He also notes that we as humans wish to believe in unchanging goodness of people and our power to resist situational and external pressures and temptations. In chapter 12, "Investigating Social Dynamics: Power, Conformity, and Obedience," Zimbardo discusses that peer pressure, the desire to be 'cool,' the fear of rejection, and simply being a part of a group are the focal points to acting preposterous to your character.
In The Journal of the American Medical Association, Zimbardo's situational perspective received support from other social situational experiments that demonstrated the same idea and concept. Almost ten years prior to the Stanford Prison Experiment (1971), Stanley Milgram conducted research on obedient behavior in 1965 that embraced situational forces. Milgram had "teachers" that delivered mock electric shocks to the "learner" for every wrong answer that was given in a multiple choice test. The teachers however did not know that the electric shocks weren't real but still continued to deliver them to the learner. At the end of the experiment, 65% of men ages 20–50 complied fully up to the very last voltage. In the same room as the teacher, there was a "confederate" that kept tabs on the teacher and if they were delivering the shocks to each wrong answer. In the beginning of the study, participants signed a waiver that clearly explained the ability to opt out of the experiment and not deliver the shocks. But with the surprising result rate of teachers who did continue to shock the learners, there was a situational force. The situational force that influenced the teachers to continue was the voice of the confederate egging them on by phrases such as, "I advise you to continue with this experiment" or "I am telling you to continue delivering the shocks" and the one that caught most teachers was "You must continue with the shocks." Although the teachers knew that they could leave the experiment at any point in time, they still continued when they felt uncomfortable because of the confederate's voice demanding they proceed.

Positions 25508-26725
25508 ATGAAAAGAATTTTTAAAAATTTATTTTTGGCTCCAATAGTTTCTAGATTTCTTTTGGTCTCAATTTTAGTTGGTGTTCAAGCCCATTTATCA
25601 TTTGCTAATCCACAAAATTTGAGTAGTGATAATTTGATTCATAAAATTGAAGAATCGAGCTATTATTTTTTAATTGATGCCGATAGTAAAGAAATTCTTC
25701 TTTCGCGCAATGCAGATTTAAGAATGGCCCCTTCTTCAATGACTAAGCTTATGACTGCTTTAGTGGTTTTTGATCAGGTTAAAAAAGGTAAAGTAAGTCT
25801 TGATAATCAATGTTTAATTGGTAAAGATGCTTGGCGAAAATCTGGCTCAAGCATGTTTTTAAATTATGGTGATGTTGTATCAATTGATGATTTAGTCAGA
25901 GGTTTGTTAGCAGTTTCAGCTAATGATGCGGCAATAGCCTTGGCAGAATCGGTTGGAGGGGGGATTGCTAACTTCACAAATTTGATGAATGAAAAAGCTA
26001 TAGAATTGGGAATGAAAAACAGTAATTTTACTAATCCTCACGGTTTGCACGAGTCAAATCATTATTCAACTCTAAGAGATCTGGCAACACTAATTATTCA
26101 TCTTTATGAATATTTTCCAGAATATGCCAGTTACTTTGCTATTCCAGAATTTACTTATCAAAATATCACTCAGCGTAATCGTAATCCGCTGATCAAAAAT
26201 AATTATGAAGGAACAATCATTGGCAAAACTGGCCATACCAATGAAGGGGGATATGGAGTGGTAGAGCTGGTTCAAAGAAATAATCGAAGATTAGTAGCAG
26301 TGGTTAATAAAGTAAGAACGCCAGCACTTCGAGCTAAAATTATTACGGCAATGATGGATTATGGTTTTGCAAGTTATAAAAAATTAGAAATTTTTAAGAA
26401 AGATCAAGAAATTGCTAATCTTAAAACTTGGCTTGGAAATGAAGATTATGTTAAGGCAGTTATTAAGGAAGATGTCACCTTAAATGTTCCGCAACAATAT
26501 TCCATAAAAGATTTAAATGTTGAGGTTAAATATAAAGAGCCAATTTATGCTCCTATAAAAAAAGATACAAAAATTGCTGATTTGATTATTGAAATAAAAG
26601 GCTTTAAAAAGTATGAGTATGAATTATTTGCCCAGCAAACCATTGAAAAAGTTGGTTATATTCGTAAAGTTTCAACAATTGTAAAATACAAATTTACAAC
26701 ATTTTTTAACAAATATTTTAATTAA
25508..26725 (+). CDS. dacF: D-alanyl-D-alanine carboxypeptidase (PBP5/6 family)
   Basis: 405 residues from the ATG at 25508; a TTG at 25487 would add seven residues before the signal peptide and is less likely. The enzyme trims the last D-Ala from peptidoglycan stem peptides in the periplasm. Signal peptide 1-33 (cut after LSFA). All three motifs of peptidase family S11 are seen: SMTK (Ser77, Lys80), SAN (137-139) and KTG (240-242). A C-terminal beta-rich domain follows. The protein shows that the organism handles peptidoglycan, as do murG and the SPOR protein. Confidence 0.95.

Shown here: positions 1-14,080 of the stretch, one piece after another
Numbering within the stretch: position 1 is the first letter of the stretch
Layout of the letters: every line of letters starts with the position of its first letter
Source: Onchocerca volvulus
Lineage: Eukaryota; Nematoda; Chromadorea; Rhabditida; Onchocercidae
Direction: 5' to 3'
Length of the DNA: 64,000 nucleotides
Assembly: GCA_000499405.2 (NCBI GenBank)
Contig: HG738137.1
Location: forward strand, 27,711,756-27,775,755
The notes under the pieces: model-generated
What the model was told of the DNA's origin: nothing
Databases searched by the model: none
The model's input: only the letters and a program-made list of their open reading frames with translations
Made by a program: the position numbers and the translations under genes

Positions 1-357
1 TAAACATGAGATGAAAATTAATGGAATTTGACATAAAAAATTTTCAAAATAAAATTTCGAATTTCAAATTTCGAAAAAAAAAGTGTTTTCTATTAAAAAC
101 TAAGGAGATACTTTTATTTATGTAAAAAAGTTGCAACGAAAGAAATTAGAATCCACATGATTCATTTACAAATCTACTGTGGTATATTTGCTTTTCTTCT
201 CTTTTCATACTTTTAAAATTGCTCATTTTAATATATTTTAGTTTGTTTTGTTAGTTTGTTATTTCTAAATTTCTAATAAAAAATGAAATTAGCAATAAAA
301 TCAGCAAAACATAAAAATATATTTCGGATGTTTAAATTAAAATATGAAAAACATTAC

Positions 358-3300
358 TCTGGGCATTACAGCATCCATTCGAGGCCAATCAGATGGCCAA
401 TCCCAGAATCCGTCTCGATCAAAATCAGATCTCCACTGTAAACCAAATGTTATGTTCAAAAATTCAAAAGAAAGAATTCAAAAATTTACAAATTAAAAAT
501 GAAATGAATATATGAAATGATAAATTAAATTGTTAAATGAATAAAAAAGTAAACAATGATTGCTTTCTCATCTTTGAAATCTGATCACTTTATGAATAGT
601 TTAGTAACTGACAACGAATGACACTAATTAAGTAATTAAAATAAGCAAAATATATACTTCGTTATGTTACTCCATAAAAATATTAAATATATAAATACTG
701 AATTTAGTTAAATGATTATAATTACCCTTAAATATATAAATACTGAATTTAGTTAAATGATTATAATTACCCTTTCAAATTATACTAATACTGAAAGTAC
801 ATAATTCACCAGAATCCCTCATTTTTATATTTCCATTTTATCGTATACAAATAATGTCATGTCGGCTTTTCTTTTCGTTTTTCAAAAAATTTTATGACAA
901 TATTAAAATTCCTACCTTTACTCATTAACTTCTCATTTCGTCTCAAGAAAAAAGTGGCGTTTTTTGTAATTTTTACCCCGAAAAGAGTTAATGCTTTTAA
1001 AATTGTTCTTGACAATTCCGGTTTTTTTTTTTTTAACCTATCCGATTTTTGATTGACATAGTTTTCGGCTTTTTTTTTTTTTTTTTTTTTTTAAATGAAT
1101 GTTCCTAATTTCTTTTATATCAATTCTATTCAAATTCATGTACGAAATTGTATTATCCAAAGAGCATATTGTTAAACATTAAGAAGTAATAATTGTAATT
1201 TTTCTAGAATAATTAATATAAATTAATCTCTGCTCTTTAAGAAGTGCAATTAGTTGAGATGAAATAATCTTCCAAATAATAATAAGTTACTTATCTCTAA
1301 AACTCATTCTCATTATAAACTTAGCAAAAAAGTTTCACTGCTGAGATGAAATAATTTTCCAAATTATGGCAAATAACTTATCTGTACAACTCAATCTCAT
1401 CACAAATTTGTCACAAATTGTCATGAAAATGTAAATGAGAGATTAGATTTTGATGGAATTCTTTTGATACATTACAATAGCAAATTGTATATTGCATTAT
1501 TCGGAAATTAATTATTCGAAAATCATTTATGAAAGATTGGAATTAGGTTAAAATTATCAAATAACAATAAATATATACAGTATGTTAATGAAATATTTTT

Both Milgram and Zimbardo's experiment tested situational forces on an individual. Both results concluded that irrational behavior compared to one's character is plausible for any human because we have both tendencies in our nature.
In 2008, Zimbardo published his work with John Boyd about the Time Perspective Theory and the Zimbardo Time Perspective Inventory (ZTPI) in The Time Paradox: The New Psychology of Time That Will Change Your Life. In 2009, he met Richard Sword and started collaborating to turn the Time Perspective Theory into a clinical therapy. While a four-year long pilot study and establishing time perspective therapy, the two published a book called The Time Cure.
Heroic Imagination Project
Zimbardo is currently heading a movement for everyday heroism as the founder and director of the Heroic Imagination Project (HIP), a non-profit organization dedicated to promoting heroism in everyday life. The project is currently collecting data from former American gang members and individuals with former ties to terrorism for comparison, in an attempt to better understand how individuals change violent behavior. This research portion of the project is co-headed by Rony Berger, Yotam Heineburg, and Leonard Beckum. He published an article contrasting heroism and altruism in 2011 with Zeno Franco and Kathy Blau in the Review of General Psychology.
Social intensity syndrome (SIS)
In 2008, Zimbardo began working with Sarah Brunskill and Anthony Ferreras on a new theory called the social intensity syndrome (SIS). SIS is a new term coined to describe and normalize the effects military culture has on the socialization of both active soldiers and veterans. Zimbardo and Brunskill presented the new theory and a preliminary factor analysis of it accompanying survey at the Western Psychological Association in 2013. Brunskill finished the data collection in December 2013. Through an exploratory component factor analysis, confirmatory factor analysis, internal consistency and validity tests demonstrated that SIS was a reliable and valid construct of measuring military socialization. Fifty-eight items were deemed viable and six factors were identified; military friends (16 items), family (11 items), gender social preference (7 items), social bonding (11 items), nostalgia (9 items) and drug use (4 items). Identifying and standardizing SIS was the first step, further research has identified that 4 demographic categories within the military; active and have been deployed (AD), active and never been deployed (AND), inactive and have been deployed (ID) and inactive and never been deployed (IND). These are important categories to better understand how service members are affected leaving the military.
After the prison experiment, Zimbardo decided to look for ways he could use psychology to help people; this led to the founding of The Shyness Clinic in Menlo Park, California, which treats shy behavior in adults and children. Zimbardo's research on shyness resulted in several bestselling books on the topic. Other subjects he has researched include mind control and cultic behavior.